By Frances Wang

MIAMI (CBSMiami) – For some, a beautiful view of Biscayne Bay from a high-rise is priceless.

“The view is a million-dollar view. That’s what the building sells,” said Jorge Picos, who lives in the Paraiso Bay residences in Edgewater.

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During last Friday’s storm, a lot of attention and criticism focused on Edgewater. Many calling the neighborhood “Underwater” instead. Some Paraiso Bay residents told CBS4 their rent went up 30-50% during the pandemic.

Picos woke up to texts notifying everyone that all the elevators were shut down. The ground level of the parking garage was flooded.

Thankfully for him, his car was on the second floor and spared. He still had to take more than 30 flights of stairs to get to work that day.

“By the time I made it out, they were already working on water pumps,” said Picos. “Putting water from the building lower floors back into the streets.”

The problem is that water had nowhere to go.

“We had rising tides,” said Juvenal Santana, Director of Resilience and Public Works with the City of Miami. “The way we get rid of that water [is to] pump it out into the Bay. But if our Bay is sitting really high, where are we going to pump that water to?

Santana’s department focuses on infrastructure, maintenance and construction of streets, sidewalks, canals and everything in between.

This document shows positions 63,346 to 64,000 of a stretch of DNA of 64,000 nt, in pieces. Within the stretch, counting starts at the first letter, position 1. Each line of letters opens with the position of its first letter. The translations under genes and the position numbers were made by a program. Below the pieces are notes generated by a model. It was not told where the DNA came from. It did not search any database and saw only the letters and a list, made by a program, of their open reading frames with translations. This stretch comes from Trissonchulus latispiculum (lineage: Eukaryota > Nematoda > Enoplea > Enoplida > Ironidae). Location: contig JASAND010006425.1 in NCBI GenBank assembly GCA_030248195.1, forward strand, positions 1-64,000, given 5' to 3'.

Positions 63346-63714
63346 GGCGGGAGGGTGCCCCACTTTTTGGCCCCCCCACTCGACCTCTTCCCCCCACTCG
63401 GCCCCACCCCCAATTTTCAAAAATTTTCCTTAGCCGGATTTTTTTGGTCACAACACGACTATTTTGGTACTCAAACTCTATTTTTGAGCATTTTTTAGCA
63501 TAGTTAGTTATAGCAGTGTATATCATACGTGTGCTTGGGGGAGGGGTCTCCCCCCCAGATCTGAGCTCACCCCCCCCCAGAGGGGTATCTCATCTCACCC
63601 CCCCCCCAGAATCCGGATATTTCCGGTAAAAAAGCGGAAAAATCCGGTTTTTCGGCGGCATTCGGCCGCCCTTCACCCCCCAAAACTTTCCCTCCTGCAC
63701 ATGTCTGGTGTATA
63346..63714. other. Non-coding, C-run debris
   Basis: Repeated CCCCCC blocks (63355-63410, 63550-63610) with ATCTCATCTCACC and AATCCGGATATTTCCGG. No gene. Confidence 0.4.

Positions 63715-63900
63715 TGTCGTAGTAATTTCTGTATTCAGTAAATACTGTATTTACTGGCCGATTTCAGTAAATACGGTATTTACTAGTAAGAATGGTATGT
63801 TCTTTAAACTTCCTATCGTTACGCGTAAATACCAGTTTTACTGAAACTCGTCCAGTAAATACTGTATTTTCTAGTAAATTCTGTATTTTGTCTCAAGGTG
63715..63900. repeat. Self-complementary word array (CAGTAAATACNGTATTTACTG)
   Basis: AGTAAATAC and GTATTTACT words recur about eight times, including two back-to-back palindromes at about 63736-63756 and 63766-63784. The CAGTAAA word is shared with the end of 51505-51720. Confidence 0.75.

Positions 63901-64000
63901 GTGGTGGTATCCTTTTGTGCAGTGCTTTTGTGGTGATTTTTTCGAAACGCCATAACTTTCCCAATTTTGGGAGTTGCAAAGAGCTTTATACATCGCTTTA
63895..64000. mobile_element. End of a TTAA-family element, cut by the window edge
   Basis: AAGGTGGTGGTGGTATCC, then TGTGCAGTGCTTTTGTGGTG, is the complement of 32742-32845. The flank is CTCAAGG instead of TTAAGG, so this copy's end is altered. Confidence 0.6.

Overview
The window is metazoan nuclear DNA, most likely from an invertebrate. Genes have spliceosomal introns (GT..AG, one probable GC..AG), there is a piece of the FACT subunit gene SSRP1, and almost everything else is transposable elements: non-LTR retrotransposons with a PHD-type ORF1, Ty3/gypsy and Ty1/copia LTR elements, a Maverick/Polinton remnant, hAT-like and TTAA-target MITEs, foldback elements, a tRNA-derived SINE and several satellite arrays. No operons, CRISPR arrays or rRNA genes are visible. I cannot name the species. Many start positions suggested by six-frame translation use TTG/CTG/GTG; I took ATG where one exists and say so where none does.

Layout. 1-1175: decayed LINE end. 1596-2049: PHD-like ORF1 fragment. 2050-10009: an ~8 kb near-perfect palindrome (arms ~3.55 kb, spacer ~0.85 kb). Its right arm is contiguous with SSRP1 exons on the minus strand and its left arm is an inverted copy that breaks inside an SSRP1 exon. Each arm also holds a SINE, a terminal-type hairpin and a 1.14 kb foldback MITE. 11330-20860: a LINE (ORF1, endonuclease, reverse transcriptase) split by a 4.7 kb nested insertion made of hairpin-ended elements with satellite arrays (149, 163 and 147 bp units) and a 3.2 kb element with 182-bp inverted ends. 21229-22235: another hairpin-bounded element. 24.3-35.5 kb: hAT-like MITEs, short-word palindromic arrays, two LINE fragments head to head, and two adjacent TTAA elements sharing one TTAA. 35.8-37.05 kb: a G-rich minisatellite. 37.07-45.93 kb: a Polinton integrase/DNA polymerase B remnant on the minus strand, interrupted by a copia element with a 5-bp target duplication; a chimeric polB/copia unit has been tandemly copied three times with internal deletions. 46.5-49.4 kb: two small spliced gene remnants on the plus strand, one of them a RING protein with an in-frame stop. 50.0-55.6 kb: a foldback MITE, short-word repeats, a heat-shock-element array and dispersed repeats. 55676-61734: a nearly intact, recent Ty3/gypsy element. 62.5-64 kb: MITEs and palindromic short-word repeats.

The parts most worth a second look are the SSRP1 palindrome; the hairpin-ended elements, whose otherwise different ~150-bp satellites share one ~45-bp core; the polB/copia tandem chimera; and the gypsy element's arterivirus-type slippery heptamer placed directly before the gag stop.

He said buildings like the ones being built in Edgewater should have infrastructure on site to deal with the rainfall. CBS4 reached out to the building’s developers and management multiple times but did not get a response.

Picos does not blame building management at all. But other residents who spoke to CBS4 off-camera want more done by management and the building’s HOA.

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Infrastructure put in place by the city, like pump stations, are needed, according to Santana.

“We’re fighting the Bay and we’re fighting mother nature with the rain she’s dumping on us,” explained Santana.

Santana discussed pump stations and wells that would help pump the water into the ground so there are options other than the Bay already at high levels. This theoretically would prevent some of the building and street flooding that happens every time is rains heavily.

It’s all part of the city’s Stormwater Master Plan, which also points out problem areas like Edgewater, which Santana explained is a low lying area in South Florida.

“Anyone that lives in part of these areas, what can you do except hopefully hope your car isn’t in the wrong place,” said Santana of the cars that were submerged in flooded streets and heavily water damaged.

The problem also isn’t just with high-rises or in Edgewater. Santana pointed out other problem areas like Brickell, Flagami, and neighborhoods near the Miami International Airport. Some of them are low lying areas that don’t even have a Bay to pump water to.

“For those single family homes, we experience some of the same results,” said Santana.

Funding can always be a challenge to get long-term projects like those water pump stations going, but here’s where the federal infrastructure bill just passed actually comes into daily life for locals in South Florida.

“We’re in a great position to take advantage,” said Santana. “It’s still going to take time. Time is the challenge. We know we have solutions ahead of us.”

But time is something residents like Jorge Picos don’t have. He’ll be moving out at the end of the month.

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“It’s a beautiful place to live but you definitely have to pay a price for it,” said Picos. “Overall, we’re ready to go.”

Frances Wang